Derek Carr, Oakland Raiders – The second-round pick out of Fresno State had his ups and downs for the lowly punchline Raiders last year. Coming off a 52-0 blowout against St. Louis, there was little hope for Oakland as they headed into a game against the rival 49ers on December 7 in Week 14. That may have been Carr’s signature game, as he led his surely downtrodden team to a 24-13 victory over the playoff hopeful Niners, shutting the door on their post-season hopes. He finished that game an efficient 22 of 28 for 254 yards and a season-high 9.07 yards-per-completion. He completed over 78 percent of his passes, and finished with three touchdowns and zero interceptions. His rating was a season-high 140.2, with a 91.2 QBR. The Raiders were 3-13 last season, and could get to six wins under new coach, Jack Del Rio. They have some interesting offensive weapons, including rookie sensation, Amari Cooper, newly signed Michael Crabtree, and breakout candidate Latavius Murray at RB. Carr has an ADP of 173 overall right now, meaning he’s being taken in Round 14. I think there will be some leagues where he goes undrafted, so there isn’t any pressure to pick him up in re-drafts. But if you want to try your luck streaming QBs, Carr will surely deliver at least a couple of Top-12 weeks, and could be a very interesting Dynasty League player, particularly for players holding Peyton Manning, Drew Brees, Carson Palmer, or other aging stars.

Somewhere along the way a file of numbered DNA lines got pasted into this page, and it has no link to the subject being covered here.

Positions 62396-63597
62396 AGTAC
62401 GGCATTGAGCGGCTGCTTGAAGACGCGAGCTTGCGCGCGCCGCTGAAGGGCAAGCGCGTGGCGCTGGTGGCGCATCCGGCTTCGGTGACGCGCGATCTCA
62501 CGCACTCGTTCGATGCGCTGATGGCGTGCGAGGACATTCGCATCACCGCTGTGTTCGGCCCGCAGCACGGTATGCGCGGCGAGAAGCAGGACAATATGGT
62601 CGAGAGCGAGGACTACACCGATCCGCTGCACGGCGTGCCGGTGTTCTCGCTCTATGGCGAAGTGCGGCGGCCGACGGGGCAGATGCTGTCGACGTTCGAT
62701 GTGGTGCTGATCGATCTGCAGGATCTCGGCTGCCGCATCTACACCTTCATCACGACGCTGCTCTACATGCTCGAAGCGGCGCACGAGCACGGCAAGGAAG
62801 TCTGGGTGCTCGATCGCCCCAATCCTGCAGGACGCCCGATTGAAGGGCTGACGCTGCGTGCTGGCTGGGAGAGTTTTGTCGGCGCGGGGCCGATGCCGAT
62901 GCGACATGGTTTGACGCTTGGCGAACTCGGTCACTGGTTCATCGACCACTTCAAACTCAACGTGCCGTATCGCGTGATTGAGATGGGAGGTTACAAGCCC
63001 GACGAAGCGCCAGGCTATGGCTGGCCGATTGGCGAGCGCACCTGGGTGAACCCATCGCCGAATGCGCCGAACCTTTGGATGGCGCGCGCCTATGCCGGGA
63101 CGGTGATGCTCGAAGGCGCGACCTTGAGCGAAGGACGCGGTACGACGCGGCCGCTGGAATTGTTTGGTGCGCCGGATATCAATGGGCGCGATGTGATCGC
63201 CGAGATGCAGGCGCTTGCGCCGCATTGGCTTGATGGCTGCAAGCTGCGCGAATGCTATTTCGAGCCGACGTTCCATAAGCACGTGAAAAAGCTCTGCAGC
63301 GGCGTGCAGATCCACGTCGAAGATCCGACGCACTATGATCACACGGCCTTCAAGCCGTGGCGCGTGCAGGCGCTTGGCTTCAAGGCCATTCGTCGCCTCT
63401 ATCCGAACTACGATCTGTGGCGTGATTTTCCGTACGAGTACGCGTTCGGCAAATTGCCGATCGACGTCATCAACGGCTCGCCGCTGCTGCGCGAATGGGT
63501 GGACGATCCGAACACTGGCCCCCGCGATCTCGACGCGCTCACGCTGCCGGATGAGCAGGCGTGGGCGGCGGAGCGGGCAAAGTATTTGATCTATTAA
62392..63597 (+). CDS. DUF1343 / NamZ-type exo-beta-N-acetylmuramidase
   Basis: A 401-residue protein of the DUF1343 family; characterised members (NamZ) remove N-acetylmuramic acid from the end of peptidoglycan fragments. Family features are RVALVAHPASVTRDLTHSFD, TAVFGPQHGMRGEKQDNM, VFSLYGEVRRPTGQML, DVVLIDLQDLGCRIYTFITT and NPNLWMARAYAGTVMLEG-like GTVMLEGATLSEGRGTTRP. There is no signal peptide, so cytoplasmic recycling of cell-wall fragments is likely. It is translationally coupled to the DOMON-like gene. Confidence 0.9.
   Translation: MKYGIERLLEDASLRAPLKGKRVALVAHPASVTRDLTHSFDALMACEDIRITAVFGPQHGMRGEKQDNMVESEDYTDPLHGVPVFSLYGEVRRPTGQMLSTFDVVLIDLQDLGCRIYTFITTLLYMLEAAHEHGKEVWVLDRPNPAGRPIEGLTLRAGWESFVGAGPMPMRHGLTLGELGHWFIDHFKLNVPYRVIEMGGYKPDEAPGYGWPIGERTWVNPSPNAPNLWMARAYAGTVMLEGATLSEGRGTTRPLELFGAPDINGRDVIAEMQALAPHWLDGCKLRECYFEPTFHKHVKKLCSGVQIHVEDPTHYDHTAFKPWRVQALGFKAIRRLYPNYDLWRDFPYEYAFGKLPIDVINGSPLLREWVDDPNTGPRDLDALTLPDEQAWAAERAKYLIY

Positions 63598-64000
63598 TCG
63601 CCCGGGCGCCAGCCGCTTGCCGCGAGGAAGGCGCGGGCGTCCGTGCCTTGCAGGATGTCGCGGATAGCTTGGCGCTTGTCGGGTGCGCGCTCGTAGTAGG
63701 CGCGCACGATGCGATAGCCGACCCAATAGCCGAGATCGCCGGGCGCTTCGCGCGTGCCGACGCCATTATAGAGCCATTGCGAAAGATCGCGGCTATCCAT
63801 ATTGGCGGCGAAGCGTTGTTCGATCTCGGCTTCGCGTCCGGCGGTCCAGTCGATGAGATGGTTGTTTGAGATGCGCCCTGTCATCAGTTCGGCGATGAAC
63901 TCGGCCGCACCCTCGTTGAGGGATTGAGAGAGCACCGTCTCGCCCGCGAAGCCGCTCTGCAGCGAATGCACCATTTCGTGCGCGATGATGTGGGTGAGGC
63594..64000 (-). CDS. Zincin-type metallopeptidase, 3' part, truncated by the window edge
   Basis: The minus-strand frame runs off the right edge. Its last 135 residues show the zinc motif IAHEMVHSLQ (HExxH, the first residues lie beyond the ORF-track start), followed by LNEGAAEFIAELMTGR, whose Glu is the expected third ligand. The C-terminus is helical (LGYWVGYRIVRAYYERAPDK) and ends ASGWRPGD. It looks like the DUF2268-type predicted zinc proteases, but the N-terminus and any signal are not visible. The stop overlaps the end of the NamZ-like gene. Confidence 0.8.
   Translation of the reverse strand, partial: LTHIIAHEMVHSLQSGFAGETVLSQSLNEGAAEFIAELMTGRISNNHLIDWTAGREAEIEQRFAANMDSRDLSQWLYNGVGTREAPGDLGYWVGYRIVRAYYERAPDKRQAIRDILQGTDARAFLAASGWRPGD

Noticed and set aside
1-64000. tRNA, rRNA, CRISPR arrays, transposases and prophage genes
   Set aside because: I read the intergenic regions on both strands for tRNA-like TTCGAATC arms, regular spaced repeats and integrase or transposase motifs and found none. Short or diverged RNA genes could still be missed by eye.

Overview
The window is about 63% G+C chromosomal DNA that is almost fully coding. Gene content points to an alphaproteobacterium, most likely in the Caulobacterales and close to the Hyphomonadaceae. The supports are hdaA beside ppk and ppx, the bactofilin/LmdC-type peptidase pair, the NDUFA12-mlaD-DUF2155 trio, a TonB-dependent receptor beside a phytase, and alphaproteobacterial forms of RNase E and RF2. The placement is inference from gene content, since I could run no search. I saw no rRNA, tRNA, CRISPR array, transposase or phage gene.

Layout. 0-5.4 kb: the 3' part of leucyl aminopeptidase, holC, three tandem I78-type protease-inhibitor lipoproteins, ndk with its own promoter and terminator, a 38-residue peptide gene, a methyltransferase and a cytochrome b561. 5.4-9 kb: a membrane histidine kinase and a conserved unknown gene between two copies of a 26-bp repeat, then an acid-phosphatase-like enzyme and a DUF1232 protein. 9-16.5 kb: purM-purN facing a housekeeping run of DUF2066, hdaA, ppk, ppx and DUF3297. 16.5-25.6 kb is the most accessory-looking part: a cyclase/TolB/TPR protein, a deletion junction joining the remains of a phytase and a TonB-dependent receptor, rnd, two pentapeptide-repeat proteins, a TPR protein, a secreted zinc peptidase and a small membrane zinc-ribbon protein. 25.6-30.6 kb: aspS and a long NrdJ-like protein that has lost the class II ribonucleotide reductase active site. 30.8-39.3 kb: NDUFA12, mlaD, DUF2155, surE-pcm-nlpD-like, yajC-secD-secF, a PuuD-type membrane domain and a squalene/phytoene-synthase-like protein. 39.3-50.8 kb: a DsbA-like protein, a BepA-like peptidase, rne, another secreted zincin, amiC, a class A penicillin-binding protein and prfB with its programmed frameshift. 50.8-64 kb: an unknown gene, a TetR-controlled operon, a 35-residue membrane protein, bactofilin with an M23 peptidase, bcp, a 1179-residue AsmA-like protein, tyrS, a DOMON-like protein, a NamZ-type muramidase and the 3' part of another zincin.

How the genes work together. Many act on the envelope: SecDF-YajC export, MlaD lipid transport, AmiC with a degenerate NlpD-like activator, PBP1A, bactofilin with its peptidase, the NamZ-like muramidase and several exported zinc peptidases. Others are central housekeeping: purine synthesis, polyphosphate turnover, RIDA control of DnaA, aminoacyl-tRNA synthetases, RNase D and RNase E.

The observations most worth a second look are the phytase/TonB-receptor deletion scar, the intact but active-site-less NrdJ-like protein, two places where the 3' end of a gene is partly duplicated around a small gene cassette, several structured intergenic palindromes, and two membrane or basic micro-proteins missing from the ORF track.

Cody Latimer, Denver Broncos – Latimer had a deafeningly quiet 2014: two catches for 23 yards in just eight games of work. But opportunity knocks for the second-year player out of Indiana after a solid spring at OTAs, and a trip to Duke University for Peyton Manning’s workouts. We know that Denver will continue to look for balance between the run and the pass, and with C.J. Anderson entrenched as their RB1, they should be able to do so. But Peyton loves to throw, and new OC Dirk Koetter does, too. There will be plenty of targets to go around with Julius Thomas in Jacksonville, and Wes Welker no longer in the picture. Latimer should be the clear WR3 behind the all-world Demaryius Thomas, and Emmanuel Sanders. Those two were the only players on the roster with more than 50 targets (111, 101, respectively) in 2014, so you could easily make the case that someone needs to step up. Owen Daniels is a threat to take 40 plus targets away because of his ability to play off the line, but if he continues to improve and show his yards-after-catch speed and ability, Cody Latimer could be a really nice sleeper with an ADP of 139 (54th among WRs) who could deliver Top-30 scoring at the wide receiver position.